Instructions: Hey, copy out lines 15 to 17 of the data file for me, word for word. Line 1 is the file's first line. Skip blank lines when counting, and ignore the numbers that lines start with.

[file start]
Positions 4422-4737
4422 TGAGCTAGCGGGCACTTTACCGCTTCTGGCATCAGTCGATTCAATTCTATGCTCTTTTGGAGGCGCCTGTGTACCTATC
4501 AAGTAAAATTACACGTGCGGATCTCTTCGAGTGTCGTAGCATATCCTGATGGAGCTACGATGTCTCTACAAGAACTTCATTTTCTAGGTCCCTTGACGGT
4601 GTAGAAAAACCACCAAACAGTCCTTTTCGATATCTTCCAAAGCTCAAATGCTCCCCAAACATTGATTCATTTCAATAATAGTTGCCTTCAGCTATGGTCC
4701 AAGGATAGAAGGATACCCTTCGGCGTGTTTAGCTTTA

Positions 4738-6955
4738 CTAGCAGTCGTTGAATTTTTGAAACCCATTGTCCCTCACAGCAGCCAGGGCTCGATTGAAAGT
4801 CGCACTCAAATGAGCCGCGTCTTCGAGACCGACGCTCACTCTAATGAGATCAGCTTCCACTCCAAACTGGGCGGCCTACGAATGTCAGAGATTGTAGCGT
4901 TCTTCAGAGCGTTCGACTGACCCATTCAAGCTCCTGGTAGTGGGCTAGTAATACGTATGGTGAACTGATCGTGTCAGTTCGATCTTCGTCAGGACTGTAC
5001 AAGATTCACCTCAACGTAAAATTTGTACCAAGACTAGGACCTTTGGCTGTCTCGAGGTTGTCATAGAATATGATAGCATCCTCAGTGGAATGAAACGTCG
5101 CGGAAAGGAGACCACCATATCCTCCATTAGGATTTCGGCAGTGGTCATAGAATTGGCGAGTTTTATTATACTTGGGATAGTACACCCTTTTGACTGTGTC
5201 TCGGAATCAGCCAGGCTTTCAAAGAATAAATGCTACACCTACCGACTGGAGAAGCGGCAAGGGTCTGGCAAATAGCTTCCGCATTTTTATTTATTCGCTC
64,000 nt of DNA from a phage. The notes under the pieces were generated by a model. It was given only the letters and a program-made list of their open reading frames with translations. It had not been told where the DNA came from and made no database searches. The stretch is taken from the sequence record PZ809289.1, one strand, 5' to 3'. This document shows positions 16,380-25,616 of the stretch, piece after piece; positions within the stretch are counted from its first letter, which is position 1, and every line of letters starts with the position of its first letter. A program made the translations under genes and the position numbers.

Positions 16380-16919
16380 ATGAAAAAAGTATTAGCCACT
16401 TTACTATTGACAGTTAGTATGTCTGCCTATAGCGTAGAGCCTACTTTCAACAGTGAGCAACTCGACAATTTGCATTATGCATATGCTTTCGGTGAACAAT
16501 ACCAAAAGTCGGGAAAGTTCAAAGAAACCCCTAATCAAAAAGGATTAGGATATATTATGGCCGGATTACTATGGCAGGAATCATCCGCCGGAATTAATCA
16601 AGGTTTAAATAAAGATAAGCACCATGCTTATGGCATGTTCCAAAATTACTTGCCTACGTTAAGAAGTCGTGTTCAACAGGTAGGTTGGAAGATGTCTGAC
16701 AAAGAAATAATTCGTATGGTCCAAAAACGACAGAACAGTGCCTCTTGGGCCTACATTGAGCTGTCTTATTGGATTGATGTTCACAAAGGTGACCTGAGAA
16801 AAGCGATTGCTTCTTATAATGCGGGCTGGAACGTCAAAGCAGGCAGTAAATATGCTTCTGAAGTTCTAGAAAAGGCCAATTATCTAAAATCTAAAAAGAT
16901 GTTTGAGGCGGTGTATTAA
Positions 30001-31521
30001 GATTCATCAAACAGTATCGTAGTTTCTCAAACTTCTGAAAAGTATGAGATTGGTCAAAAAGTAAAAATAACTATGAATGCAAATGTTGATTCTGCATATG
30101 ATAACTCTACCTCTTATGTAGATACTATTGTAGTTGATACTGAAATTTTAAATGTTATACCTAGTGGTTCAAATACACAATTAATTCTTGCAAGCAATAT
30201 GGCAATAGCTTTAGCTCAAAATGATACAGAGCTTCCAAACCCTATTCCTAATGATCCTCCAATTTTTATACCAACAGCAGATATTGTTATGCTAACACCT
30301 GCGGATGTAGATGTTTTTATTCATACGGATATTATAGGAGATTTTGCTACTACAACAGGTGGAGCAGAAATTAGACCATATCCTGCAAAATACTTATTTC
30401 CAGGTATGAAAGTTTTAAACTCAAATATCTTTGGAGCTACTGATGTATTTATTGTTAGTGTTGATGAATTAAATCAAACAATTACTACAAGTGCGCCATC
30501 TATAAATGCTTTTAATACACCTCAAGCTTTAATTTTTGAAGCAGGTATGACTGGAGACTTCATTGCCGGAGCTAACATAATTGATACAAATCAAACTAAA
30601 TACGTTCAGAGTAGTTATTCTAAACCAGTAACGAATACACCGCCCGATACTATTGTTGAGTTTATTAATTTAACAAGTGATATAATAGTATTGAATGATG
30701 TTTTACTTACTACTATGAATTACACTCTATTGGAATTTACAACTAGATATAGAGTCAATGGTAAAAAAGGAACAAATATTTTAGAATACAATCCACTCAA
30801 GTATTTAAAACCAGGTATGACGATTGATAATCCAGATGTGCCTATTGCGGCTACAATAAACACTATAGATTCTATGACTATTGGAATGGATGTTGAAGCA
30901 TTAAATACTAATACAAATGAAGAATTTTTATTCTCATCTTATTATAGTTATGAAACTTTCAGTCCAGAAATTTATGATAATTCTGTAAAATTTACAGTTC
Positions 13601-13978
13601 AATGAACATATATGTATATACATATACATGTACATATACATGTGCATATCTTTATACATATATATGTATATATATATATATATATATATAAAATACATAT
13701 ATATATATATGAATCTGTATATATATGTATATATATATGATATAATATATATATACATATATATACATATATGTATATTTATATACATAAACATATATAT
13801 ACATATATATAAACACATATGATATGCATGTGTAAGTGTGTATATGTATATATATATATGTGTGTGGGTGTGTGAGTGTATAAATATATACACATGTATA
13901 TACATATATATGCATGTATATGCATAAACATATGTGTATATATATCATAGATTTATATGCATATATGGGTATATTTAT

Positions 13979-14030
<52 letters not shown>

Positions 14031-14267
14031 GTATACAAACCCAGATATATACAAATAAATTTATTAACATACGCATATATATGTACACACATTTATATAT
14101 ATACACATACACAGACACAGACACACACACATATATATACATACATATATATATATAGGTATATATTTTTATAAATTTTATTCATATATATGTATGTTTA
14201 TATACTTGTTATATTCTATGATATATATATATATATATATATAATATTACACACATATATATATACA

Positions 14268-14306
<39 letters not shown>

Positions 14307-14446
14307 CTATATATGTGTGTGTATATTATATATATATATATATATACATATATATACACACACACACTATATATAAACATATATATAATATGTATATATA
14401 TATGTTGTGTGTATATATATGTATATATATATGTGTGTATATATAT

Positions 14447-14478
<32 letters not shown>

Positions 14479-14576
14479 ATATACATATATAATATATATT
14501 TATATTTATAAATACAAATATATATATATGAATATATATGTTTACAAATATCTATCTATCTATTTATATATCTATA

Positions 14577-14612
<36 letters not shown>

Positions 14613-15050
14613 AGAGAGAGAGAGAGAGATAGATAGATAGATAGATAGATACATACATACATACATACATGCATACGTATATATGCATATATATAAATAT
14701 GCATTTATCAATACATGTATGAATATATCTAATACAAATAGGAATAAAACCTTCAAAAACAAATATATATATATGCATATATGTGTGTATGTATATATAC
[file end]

16380 ATGAAAAAAGTATTAGCCACT
16401 TTACTATTGACAGTTAGTATGTCTGCCTATAGCGTAGAGCCTACTTTCAACAGTGAGCAACTCGACAATTTGCATTATGCATATGCTTTCGGTGAACAAT
16501 ACCAAAAGTCGGGAAAGTTCAAAGAAACCCCTAATCAAAAAGGATTAGGATATATTATGGCCGGATTACTATGGCAGGAATCATCCGCCGGAATTAATCA